Crisis Intervention Training in Lycoming County

WILLIAMSPORT, Pa. -- A group of emergency responders in Lycoming County is learning how to respond better to a person experiencing a mental health crisis.

It's called the Crisis Intervention Team or CIT. This is the second year Lycoming County has offered this class to first responders in an attempt to help better understand and care for people who may be experiencing a mental health crisis.

Franklin Lovell gave Newswatch 16 a tour of Commerce Park Clubhouse in Williamsport where he works and has been receiving support for mental illness. He lives with depression.

"There are days where I feel sad and lonely, but coming here helps a lot," Lovell said.

The vocational and psychiatric rehabilitation program for adults with mental illness had a few visitors on Tuesday. A group of about 20 first responders stopped by to learn more about what this program has to offer.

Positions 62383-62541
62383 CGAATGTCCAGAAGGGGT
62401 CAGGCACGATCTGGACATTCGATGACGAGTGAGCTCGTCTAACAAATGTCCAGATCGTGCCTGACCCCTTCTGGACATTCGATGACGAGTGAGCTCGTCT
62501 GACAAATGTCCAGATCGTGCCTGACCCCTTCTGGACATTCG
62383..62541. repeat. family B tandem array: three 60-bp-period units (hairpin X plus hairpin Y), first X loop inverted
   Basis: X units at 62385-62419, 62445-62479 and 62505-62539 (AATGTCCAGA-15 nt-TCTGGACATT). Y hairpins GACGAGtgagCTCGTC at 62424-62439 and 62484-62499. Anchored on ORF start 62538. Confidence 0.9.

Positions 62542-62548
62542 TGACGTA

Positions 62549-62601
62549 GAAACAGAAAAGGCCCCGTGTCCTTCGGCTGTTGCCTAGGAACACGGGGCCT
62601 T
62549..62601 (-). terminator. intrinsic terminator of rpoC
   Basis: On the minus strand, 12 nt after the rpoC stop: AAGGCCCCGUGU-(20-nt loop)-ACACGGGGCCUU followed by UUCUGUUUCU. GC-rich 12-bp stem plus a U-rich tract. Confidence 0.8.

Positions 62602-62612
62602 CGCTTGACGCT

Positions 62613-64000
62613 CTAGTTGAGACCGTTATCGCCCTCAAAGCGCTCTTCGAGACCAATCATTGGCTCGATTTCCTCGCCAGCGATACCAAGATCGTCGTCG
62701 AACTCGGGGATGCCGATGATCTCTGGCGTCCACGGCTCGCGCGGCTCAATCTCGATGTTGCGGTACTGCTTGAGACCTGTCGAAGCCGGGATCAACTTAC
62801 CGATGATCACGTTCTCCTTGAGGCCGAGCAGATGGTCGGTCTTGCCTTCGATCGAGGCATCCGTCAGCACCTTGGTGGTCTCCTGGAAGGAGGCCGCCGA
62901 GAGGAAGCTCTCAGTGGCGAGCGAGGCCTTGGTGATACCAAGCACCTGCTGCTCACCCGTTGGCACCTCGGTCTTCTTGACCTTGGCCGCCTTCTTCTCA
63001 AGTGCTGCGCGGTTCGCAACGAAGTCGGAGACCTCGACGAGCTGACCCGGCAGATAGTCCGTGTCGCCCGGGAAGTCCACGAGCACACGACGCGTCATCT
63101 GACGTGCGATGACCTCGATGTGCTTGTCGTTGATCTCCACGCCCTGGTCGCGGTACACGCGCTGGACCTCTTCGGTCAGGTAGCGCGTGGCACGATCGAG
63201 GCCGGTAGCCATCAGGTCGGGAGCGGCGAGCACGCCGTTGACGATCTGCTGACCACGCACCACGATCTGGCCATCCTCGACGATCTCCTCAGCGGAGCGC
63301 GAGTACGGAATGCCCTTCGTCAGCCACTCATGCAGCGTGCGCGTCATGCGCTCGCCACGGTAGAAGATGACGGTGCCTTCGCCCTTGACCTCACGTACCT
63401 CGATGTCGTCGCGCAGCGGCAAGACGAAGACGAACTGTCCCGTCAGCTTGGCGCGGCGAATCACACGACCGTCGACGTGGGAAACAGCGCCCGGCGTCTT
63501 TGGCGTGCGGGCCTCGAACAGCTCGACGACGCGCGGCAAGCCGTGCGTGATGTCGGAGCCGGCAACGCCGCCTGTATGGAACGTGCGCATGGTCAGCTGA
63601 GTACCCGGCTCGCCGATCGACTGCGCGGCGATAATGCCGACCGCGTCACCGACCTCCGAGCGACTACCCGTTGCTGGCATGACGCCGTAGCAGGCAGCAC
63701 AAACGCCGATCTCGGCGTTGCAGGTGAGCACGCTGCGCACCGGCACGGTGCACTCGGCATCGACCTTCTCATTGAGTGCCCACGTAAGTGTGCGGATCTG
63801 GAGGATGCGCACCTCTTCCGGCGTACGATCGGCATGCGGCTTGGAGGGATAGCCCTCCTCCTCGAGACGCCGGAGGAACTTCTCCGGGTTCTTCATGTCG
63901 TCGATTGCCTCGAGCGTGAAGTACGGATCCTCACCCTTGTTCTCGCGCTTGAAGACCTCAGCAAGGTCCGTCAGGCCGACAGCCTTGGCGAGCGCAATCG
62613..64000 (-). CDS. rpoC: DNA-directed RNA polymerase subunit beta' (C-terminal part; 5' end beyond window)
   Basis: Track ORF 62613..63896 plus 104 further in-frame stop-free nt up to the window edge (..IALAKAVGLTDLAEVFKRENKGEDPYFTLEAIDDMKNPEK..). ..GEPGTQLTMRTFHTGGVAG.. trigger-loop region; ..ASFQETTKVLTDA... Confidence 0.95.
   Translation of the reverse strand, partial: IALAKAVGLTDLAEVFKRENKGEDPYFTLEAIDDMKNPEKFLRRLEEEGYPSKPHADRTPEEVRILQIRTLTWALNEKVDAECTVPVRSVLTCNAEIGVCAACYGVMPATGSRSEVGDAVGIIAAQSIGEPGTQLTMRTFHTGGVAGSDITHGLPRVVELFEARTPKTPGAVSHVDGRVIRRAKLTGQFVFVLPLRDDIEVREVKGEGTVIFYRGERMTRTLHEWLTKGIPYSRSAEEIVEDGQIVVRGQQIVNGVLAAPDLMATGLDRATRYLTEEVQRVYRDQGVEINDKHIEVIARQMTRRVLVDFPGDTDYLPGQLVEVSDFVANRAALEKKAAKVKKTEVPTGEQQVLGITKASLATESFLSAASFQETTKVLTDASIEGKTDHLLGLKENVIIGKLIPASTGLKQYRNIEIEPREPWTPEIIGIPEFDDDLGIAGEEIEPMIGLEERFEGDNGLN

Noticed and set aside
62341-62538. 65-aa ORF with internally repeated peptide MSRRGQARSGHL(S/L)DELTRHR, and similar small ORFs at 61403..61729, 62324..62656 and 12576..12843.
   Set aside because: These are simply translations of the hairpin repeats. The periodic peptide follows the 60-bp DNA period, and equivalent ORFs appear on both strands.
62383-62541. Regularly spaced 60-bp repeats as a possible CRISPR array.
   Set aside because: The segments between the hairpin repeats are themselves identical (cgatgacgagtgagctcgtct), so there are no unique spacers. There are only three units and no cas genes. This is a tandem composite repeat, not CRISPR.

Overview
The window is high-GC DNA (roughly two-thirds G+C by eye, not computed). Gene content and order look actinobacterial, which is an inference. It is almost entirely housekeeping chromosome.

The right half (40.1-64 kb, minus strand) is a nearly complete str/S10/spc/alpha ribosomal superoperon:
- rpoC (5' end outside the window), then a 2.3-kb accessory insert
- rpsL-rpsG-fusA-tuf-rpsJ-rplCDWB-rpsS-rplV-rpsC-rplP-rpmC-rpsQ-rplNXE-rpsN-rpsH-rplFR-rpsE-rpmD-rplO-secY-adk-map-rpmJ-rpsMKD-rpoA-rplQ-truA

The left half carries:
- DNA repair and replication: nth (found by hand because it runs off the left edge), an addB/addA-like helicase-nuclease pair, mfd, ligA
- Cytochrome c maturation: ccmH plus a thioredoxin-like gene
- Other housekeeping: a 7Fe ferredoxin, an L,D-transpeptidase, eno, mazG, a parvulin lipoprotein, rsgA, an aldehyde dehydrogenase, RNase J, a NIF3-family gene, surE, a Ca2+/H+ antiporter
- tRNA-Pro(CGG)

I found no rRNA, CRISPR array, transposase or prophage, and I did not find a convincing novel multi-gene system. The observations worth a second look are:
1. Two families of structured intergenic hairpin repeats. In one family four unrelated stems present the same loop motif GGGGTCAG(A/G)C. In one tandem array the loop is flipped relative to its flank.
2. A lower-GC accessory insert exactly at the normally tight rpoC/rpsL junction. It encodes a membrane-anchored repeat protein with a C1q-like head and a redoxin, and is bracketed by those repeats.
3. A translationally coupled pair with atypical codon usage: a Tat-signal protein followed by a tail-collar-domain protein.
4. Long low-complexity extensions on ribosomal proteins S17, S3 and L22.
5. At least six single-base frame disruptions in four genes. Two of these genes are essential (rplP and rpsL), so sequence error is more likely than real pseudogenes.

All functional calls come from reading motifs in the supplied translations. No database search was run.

"Very exciting to know that people are curious about our clubhouse and they want to learn more," said Lovell.

This visit is part of a weeklong Crisis Intervention Team training event. The program is meant to educate first responders on how to effectively respond to people experiencing mental health crises.

"I didn't know that it was going to be this nice in here, so for them to come in here and know the skills, like how to do wash and cook and social interaction, I think that's vital things you need to live every day, so I think that's awesome," said Penn College Police Officer Sarah Kinney.

"We get to see now where they go after we're done with them, the stages of their life recovery, different places they can come, too, to try to get back into society and live a better life," said Tiadaghton Valley Regional Police Sgt. Brian Fioretti.

The Crisis Intervention Team has been implemented to divert people away from incarceration and into treatment. Law enforcement hope those in need during a crisis can see them as a resource.

"Most people that's what they think, 'Oh, it's the worst case.' They don't realize we are trained for a lot of things, so maybe if we see you're having a mental breakdown, or if there is something serious, we can take you to the hospital," Ofc. Kinney said. "Because we are here to serve the public."

Crisis Intervention Team training continues through the week. Commerce Park Clubhouse is open Monday through Friday. People interested in learning more about the clubhouse are welcome to stop by their space in Williamsport.

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